In its statement to the media, GM offered an outline of its offer to the UAW:

More than $7 billion in investments and more than 5,400 Jobs. 
Solutions for assembly plants in Michigan and Ohio scheduled to be idled.
Introduction of all-new electric trucks.
Opportunity to become the first union-represented battery cell manufacturing site in the U.S. 
“Best-in-Class” wages and benefits: 
Wage or lump sum increases in all four years
Improved profit sharing formula 
Ratification payment of $8,000 
Retain nationally leading health care benefits 
New coverage for autism therapy care, chiropractic care and allergy testing 
While it appears to be detailed, it left out a lot of detail. Key issues not mentioned in GM’s public description of its offer:

Creating a path for temporary workers to become permanent.
Eradicating the two-tier wage system by shortening the time it takes for a new hire to reach the same pay as someone hired before 2007.
Specifics on health care costs. Crain’s Detroit Business reported Monday that GM’s initial contract offer called for UAW workers to pay 15% of their health care costs. The national average is 28%. But the UAW rejected it and the offer dropped down to the 3%-4% the workers currently pay, sources say.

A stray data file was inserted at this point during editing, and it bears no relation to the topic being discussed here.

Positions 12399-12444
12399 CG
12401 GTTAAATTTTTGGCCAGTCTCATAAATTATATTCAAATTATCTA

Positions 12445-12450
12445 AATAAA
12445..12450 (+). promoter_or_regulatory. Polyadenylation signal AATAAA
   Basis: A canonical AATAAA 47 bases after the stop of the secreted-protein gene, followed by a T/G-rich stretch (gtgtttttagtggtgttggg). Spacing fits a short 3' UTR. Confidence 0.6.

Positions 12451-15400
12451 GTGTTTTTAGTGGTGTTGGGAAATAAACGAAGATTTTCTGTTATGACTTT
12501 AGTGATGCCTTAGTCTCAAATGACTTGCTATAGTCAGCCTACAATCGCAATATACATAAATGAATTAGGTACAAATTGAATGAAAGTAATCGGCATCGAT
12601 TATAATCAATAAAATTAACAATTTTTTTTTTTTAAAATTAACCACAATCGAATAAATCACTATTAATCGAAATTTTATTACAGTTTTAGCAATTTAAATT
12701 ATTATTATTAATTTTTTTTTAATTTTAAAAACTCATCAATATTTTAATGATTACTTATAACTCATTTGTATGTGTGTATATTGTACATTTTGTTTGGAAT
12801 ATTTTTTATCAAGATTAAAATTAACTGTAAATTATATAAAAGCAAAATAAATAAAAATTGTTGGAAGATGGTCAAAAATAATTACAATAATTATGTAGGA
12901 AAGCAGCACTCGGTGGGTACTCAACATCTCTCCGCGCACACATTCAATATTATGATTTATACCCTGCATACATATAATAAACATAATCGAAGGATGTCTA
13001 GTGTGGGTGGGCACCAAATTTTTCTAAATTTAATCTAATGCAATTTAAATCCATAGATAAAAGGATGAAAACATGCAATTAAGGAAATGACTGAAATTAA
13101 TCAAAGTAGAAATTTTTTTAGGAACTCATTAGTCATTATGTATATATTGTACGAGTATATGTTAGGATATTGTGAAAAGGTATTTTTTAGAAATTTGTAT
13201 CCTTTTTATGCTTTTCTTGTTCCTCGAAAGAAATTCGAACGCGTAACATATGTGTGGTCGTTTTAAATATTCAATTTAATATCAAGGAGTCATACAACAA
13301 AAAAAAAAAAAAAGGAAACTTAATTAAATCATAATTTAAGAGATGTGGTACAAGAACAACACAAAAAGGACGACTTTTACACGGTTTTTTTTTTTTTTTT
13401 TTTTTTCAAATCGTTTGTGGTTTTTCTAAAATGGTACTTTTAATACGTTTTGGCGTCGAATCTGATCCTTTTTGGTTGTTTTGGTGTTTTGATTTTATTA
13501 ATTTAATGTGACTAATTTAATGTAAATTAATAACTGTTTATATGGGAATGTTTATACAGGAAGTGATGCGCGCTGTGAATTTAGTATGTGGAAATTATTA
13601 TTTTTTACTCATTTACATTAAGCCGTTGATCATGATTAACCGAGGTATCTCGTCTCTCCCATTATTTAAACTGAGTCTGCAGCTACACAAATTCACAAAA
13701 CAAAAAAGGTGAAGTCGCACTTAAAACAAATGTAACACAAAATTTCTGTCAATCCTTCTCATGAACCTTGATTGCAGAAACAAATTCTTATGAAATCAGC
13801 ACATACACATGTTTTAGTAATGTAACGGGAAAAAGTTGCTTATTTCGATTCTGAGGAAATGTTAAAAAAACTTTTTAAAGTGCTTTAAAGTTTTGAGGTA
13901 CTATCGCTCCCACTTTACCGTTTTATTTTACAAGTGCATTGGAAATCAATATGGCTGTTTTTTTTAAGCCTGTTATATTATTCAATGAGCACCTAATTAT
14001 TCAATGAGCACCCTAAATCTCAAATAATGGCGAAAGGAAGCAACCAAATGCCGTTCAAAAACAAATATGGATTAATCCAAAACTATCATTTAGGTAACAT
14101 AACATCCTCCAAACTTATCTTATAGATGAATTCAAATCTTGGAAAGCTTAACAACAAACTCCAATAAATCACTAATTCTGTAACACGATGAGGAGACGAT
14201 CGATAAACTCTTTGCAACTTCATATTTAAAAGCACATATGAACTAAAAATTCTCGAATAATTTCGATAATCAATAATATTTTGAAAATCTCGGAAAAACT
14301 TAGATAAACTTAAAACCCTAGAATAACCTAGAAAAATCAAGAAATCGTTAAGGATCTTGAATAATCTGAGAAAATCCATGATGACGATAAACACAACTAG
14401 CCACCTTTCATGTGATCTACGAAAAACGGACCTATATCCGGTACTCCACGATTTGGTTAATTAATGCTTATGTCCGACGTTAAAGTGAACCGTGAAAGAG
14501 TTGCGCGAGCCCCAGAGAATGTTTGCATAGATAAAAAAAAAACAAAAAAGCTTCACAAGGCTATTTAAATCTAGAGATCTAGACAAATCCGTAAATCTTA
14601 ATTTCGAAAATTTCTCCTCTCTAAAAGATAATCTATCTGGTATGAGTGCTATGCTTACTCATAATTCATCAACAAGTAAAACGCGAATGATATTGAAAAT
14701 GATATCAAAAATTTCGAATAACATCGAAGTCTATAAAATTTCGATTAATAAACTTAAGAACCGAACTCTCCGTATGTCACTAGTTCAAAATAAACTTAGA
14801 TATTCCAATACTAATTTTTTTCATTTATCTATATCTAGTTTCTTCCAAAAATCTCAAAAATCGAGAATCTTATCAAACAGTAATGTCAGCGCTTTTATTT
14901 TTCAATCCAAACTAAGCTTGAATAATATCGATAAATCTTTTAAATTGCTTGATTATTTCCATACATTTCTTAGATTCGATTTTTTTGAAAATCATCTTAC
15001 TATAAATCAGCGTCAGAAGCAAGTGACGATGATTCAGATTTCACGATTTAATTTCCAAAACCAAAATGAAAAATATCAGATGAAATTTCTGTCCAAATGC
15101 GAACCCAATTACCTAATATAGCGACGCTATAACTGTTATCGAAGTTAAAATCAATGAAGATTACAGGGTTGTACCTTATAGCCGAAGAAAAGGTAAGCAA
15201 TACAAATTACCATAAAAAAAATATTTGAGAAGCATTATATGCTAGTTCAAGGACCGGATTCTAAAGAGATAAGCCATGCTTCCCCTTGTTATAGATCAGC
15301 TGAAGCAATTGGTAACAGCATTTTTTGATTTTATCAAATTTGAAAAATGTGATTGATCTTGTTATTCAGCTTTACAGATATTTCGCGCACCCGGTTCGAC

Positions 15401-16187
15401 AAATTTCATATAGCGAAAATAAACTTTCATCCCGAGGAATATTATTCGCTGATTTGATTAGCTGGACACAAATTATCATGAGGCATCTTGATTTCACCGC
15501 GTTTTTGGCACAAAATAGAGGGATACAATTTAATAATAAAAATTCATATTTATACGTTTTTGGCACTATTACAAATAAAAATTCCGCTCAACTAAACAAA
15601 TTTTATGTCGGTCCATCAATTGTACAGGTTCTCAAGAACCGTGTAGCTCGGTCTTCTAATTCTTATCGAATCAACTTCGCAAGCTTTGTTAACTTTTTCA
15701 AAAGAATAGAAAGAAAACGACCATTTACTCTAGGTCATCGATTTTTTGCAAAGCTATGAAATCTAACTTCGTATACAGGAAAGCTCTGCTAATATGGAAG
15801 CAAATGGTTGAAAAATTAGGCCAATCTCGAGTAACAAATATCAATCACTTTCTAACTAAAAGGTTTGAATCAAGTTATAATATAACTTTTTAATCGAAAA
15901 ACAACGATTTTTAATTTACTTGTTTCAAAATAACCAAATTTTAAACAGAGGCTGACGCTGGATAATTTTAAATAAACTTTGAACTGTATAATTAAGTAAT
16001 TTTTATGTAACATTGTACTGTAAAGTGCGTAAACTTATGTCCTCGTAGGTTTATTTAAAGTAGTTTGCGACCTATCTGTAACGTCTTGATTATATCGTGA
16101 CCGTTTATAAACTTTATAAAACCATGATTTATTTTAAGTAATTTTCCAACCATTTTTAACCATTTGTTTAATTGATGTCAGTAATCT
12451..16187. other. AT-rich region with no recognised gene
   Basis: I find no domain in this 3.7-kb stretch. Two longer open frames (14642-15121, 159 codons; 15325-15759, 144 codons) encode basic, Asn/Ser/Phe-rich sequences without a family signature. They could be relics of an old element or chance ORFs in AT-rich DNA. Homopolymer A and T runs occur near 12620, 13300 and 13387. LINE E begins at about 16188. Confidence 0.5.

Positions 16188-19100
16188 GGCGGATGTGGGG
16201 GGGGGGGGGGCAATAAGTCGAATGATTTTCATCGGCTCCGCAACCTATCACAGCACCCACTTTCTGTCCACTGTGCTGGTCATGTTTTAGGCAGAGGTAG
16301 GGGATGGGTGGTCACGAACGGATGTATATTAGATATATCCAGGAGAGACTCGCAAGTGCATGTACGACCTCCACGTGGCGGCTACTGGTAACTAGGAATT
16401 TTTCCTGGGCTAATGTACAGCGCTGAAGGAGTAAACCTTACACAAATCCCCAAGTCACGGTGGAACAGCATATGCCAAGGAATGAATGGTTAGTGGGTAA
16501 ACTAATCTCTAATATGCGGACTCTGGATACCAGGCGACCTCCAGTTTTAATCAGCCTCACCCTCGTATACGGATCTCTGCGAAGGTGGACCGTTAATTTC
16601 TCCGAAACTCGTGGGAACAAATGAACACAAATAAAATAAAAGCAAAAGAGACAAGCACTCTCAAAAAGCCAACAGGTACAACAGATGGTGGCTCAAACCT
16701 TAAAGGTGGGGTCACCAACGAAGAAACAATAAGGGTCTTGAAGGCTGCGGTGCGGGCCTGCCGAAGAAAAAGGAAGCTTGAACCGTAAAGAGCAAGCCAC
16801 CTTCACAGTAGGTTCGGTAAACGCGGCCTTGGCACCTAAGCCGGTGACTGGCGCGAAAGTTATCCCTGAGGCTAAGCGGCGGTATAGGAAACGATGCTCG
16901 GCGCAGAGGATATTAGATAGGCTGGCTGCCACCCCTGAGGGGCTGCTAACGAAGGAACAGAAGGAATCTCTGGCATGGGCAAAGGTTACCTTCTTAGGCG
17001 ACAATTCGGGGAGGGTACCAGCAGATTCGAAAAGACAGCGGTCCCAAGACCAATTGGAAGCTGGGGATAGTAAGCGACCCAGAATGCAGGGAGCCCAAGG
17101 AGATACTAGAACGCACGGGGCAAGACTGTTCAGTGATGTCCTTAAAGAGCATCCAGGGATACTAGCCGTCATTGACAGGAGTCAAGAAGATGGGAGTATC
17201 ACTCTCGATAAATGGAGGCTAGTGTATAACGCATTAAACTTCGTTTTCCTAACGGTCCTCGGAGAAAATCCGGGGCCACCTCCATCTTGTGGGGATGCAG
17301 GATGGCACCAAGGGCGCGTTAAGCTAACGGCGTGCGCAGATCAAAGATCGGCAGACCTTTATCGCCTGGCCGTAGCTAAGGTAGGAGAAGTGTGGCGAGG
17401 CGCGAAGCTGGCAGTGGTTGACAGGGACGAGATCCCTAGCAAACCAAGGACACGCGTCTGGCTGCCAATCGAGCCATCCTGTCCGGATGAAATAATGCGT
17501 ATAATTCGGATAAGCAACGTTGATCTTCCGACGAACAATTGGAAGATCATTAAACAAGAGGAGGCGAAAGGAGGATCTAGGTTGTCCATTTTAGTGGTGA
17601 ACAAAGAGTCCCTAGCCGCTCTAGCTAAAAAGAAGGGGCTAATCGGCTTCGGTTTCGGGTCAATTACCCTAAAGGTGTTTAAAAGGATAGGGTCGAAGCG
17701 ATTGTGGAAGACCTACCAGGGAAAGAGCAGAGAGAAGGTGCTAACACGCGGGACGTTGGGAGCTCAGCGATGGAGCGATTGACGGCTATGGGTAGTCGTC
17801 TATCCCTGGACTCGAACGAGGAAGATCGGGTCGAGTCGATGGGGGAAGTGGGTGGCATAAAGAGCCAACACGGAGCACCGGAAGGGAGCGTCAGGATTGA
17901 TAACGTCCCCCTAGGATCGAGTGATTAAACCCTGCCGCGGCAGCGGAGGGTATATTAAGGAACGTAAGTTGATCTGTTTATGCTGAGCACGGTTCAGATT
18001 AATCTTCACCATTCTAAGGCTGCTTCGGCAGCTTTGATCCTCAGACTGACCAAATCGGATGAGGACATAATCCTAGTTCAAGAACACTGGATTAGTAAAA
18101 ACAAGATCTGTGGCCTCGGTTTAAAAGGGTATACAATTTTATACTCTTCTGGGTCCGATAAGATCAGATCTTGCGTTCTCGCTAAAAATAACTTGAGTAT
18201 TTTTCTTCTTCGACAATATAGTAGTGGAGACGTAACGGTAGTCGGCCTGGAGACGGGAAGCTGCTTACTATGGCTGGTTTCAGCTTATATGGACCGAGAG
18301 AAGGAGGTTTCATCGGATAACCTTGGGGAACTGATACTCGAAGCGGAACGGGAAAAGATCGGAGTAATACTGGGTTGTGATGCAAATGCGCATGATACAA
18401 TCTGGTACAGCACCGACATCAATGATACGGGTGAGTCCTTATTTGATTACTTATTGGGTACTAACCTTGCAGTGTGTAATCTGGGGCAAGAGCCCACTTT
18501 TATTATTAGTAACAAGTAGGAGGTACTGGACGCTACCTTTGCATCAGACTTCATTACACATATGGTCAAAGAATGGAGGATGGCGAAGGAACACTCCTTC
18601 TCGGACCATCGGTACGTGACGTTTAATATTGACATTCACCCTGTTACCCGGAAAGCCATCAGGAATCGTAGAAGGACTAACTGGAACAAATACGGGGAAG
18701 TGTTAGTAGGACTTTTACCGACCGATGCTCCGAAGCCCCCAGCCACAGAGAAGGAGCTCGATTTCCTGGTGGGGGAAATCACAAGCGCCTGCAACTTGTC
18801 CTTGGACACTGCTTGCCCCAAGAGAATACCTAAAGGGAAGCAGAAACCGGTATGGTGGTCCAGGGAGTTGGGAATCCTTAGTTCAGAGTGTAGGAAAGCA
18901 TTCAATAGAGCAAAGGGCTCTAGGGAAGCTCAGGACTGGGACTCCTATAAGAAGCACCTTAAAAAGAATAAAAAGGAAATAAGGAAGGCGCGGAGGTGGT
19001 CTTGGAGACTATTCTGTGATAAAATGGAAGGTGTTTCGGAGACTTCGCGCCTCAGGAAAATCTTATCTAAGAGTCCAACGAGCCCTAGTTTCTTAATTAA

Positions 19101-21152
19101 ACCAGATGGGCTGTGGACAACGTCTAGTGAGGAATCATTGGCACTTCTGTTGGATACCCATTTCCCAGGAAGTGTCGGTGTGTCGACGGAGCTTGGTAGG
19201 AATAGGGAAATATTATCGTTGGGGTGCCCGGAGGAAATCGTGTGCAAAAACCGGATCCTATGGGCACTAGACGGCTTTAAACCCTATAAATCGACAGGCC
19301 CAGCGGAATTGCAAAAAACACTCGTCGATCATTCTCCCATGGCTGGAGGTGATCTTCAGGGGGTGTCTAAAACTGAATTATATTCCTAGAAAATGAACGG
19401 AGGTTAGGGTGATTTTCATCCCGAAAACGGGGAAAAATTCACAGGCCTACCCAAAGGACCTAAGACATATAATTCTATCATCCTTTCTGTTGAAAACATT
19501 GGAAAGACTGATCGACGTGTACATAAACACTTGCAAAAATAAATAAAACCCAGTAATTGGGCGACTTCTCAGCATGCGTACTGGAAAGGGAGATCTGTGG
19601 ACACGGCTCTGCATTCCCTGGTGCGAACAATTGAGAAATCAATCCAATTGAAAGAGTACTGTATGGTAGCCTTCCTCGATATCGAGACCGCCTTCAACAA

The challenges

Besides the issues needing to be resolved, there are many unknowns facing carmakers that make it reaching a new contract quickly, a bit challenging.

“They’re facing much higher costs of health care, and that’s one of the contentious points in this negotiation, but also the trade impacts are costing them money, they don’t know what the new terms of trade will be in North America because USMCA has not yet passed, we’re waiting to see if there’s going to be new tariffs on cars and parts … we don’t yet know the fuel economy rules for 2021,” Kristin Dziczek with Ann Arbor’s Center for Automotive Research said Monday morning on NPR. “This negotiation is looking for certainty for the next four years for these workers.”